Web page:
And the woman, undeterred, begs, “Lord, help me.” This woman, this Canaanite woman, someone who has never met Jesus, someone who is considered unclean by the Jews, someone who is treated with contempt by Jesus’s disciple, and who has just been dismissed by Jesus himself, she gets it. She understands. She has seen who Jesus is, and she knows that he alone can save her daughter.


But Jesus, pushing things further, says to her, “It is not fair to take the children’s food and throw it to the dogs.” “You bitch.  You worthless, mangy dog. How dare you ask anything of the Son of God. You’re not even Jewish.” This, I believe, is what the disciples are all thinking. “This woman isn’t even Jewish, and she’s asking Jesus to save her child?! Ridiculous.” And I can just imagine the disciples smug expressions as Jesus says to this woman what each of them wishes they had said. Because they still do not understand. This moment is not about this Canaanite woman. It’s about them, and the hatred and bigotry that they harbor in their own hearts.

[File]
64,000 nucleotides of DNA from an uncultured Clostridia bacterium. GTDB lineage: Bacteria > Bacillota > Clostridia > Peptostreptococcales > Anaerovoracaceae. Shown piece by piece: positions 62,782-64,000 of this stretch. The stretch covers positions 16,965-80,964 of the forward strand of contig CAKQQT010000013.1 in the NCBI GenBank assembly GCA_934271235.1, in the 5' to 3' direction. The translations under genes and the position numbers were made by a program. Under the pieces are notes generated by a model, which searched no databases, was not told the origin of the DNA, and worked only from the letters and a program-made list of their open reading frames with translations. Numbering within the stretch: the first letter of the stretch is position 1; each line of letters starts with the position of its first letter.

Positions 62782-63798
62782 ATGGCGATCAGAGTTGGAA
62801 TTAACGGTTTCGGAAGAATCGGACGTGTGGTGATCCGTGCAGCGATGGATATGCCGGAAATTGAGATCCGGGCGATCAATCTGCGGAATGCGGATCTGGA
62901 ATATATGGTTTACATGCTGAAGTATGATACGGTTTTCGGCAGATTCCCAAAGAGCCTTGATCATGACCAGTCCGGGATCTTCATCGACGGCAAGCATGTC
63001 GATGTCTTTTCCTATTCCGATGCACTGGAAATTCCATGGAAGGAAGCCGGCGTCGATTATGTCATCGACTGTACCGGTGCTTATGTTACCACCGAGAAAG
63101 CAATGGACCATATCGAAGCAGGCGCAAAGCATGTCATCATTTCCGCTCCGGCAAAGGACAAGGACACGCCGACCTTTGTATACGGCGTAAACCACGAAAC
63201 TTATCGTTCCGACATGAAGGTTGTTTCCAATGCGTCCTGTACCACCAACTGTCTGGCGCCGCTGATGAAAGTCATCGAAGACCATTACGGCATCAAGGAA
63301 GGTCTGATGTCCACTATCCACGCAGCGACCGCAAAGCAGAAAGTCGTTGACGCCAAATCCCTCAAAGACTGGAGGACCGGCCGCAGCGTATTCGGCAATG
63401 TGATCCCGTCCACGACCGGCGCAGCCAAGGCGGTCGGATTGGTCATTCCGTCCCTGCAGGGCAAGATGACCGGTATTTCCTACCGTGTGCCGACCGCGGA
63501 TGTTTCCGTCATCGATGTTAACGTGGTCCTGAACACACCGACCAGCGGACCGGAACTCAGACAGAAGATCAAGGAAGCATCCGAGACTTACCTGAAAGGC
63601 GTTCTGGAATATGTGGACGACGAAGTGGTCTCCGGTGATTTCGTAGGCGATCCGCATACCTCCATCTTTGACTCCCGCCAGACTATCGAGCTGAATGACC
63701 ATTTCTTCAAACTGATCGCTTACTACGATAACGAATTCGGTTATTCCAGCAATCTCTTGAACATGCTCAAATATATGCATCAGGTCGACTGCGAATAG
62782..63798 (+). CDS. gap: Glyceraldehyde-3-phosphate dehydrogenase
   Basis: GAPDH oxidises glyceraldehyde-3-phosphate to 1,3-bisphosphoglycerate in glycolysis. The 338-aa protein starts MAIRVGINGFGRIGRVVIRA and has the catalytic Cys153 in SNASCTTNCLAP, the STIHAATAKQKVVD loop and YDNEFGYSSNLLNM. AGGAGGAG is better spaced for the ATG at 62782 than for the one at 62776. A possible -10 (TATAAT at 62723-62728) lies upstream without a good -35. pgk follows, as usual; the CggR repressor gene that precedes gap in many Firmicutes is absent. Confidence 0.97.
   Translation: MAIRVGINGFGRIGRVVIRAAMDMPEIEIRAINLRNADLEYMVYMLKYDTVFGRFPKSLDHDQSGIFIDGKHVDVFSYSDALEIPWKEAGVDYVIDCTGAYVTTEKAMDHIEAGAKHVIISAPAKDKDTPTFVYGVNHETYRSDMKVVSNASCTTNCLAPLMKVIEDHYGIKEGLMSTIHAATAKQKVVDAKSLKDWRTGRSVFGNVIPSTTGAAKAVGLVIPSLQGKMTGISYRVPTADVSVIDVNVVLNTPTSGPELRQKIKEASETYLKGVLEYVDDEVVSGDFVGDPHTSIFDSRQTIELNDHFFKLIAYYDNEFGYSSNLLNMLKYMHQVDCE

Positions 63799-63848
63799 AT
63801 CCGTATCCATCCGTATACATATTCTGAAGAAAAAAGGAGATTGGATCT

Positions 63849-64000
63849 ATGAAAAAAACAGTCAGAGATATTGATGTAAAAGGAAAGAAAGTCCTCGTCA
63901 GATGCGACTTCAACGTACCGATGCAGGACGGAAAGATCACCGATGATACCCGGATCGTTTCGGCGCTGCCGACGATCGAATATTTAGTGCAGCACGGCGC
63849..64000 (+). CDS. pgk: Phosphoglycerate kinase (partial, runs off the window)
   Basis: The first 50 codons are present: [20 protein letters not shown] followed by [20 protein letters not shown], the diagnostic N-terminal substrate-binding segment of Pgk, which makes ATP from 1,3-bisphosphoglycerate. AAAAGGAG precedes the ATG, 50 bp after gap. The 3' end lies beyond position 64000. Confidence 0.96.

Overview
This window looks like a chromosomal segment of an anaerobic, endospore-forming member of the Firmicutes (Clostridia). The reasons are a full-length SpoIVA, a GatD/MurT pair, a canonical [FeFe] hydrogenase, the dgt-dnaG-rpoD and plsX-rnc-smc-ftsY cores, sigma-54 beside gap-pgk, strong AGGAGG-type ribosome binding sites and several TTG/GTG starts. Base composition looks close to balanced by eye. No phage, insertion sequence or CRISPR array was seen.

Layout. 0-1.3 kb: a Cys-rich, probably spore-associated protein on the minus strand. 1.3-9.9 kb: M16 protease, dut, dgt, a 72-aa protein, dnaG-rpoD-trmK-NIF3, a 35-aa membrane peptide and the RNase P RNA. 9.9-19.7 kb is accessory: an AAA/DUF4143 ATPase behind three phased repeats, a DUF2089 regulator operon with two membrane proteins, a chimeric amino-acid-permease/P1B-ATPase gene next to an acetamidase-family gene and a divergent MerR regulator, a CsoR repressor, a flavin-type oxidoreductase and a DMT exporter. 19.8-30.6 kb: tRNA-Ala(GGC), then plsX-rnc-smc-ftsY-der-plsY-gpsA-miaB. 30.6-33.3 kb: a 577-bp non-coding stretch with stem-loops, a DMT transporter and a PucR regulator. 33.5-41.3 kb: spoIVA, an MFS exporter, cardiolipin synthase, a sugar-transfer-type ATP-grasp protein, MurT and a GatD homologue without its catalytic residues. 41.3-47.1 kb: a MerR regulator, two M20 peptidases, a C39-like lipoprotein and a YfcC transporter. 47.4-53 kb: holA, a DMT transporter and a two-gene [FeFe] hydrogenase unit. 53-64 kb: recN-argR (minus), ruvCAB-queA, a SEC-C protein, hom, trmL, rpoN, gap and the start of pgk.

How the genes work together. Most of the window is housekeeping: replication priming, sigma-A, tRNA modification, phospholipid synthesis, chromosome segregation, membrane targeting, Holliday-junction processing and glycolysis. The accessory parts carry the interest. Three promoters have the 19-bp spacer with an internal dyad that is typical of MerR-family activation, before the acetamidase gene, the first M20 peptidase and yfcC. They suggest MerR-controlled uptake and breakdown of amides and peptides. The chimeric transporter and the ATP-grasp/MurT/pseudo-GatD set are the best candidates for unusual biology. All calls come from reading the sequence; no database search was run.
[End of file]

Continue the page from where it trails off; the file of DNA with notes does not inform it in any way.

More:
And this woman, whom Jesus has just called a dog, responds with a clever retort, turning Jesus’s own remark to her favor. “Yes, Lord, yet even the dogs eat the crumbs that fall from their masters’ table.” She isn’t asking Jesus to give her the best, choicest foods. She just wants a crumb, discarded and unwanted. She just wants the leftovers that nobody else is interested in touching.


And Jesus answers here, “Woman, great is your faith! Let it be done for you as you wish.” And he heals her child.

In this woman, we see an example of true purity of heart—a woman who seeks Jesus, undeterred by what others might think, undeterred by the rejection and humiliation she first experiences. This woman seeks, boldly, to save the life of her daughter by seeking out Jesus, because she knows that he is the only one who can save her.